Setting up Python in Windows 8.1
One of my family members recently acquired a Windows 8.1 laptop, and I was curious as to whether Python setup was as easy as when I wrote about installing it on Windows 7. Turns out, it is — and not much different. Which could spawn a whole conversation about Windows OS development, but that’s for another day …
Here’s your quick guide, modified from my earlier Win 7 post:
Set up Python on Windows 8.1
1. Visit the official Python download page and grab the Windows installer. Choose the 32-bit version. A 64-bit version is available, but there are compatibility issues with some modules you may want to install later.
Note: Python currently exists in two versions, the older 2.x series and newer 3.x series (for a discussion of the differences, see this). This tutorial focuses on the 2.x series.
2. Run the installer and accept all the default settings, including the “C:\Python27” directory it creates.
3. Next, set the system’s PATH variable to include directories that include Python components and packages we’ll add later. To do this:
- Open the Control Panel (you can find it using Search on the Charms Bar).
- In the Control Panel, search for and open System.
- In the dialog box, select Advanced System Settings.
- In the next dialog, select Environment Variables.
- In the User Variables section, edit the PATH statement to include this (if there is no PATH variable, click NEW to create one):
4. Now, you can open a command prompt (Charms Bar | Search | cmd) and type:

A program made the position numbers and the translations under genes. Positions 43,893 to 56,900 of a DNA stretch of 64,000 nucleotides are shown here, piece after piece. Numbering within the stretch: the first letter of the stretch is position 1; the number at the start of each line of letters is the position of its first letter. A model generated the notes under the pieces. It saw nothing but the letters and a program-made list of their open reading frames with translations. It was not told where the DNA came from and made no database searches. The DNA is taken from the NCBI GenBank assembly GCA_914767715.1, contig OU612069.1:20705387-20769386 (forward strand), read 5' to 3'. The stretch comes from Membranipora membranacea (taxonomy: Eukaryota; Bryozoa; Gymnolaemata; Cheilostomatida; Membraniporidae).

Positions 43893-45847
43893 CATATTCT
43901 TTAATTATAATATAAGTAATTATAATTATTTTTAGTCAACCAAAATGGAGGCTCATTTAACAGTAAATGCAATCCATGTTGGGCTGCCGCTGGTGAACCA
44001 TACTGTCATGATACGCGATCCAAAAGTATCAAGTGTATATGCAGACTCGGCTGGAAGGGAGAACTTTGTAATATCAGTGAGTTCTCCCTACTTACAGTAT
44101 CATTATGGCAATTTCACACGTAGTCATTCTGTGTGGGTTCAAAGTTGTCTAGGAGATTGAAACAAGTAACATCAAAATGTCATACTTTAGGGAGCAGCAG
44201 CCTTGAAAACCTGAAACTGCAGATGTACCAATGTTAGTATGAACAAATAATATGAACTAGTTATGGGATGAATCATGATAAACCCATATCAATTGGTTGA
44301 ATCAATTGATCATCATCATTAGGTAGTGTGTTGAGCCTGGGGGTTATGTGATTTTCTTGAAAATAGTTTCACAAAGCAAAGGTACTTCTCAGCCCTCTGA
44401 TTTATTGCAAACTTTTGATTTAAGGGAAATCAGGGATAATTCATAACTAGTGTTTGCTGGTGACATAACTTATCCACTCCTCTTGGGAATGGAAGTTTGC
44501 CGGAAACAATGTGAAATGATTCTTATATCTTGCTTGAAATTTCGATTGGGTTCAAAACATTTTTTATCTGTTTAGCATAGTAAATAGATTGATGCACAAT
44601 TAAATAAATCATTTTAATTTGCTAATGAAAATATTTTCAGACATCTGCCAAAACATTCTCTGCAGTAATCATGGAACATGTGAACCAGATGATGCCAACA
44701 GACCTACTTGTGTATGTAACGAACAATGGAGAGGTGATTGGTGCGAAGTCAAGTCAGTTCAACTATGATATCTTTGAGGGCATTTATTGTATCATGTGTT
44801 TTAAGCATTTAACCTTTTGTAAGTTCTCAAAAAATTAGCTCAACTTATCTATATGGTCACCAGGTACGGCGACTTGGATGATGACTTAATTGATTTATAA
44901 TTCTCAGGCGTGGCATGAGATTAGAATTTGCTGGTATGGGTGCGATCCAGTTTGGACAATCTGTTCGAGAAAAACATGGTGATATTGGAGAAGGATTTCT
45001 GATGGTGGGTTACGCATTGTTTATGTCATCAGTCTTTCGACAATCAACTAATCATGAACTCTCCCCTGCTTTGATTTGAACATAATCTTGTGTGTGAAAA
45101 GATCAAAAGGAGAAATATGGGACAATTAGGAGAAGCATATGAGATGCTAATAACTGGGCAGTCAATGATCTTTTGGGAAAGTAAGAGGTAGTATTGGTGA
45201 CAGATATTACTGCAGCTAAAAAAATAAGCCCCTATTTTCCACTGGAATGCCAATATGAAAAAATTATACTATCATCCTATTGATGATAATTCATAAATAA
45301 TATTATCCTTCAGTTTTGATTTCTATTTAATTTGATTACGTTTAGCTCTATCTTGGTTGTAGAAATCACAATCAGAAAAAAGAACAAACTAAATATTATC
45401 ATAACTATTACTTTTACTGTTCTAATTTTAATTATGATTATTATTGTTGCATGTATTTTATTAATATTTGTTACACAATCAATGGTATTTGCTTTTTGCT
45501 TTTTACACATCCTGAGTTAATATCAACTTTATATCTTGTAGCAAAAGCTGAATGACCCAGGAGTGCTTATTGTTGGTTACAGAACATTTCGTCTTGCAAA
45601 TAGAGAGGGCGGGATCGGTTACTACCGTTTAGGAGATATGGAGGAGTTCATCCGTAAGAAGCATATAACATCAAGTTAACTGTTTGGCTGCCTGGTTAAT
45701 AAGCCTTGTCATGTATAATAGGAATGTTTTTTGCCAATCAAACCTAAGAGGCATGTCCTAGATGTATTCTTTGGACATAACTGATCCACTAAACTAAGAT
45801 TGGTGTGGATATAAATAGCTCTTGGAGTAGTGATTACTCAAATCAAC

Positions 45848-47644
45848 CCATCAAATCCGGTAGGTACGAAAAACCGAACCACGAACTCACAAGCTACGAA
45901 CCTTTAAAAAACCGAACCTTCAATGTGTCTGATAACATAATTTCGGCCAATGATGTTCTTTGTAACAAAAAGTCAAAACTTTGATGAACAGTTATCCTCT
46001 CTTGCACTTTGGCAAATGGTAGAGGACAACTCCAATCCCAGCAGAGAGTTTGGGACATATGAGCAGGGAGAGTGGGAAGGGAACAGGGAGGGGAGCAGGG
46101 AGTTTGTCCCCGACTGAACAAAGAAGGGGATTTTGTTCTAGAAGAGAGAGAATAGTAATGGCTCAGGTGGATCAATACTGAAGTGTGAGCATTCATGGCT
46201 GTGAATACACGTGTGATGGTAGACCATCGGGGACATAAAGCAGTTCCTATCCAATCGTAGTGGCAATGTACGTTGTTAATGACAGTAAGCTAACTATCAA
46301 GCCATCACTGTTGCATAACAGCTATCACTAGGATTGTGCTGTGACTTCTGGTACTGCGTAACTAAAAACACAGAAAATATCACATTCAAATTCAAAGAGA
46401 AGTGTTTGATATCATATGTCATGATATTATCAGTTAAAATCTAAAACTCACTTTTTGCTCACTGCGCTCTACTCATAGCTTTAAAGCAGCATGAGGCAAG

That will load the Python interpreter:
Python 2.7.6 (default, Nov 10 2013, 19:24:18) [MSC v.1500 32 bit (Intel)] on win32 Type "help", "copyright", "credits" or license for more information. >>>
Because of the settings you included in your PATH variable, you can now run this interpreter — and, more important, a script — from any directory on your system.
Press Control-Z plus Return to exit the interpreter and get back to a C: prompt.
Set up useful Python packages
2. pip is another package installer that improves on setuptools. Having pip and setuptools will cover most of your installation needs, so go ahead and add pip. Now that you’ve installed setuptools, you can add pip by typing the following at any Windows command prompt (not in the Python interpreter):
C:\> easy_install pip
Notice that easy_install executes without needing to be told where on the system it’s located. That’s the benefit of adjusting your PATH variable earlier.
C:\> pip install mechanize C:\> pip install requests C:\> pip install beautifulsoup4
C:\> pip install csvkit
You’re now set to get started using and learning Python under Windows 8.1. If you’re looking for a handy guide, start with the Official Python tutorial.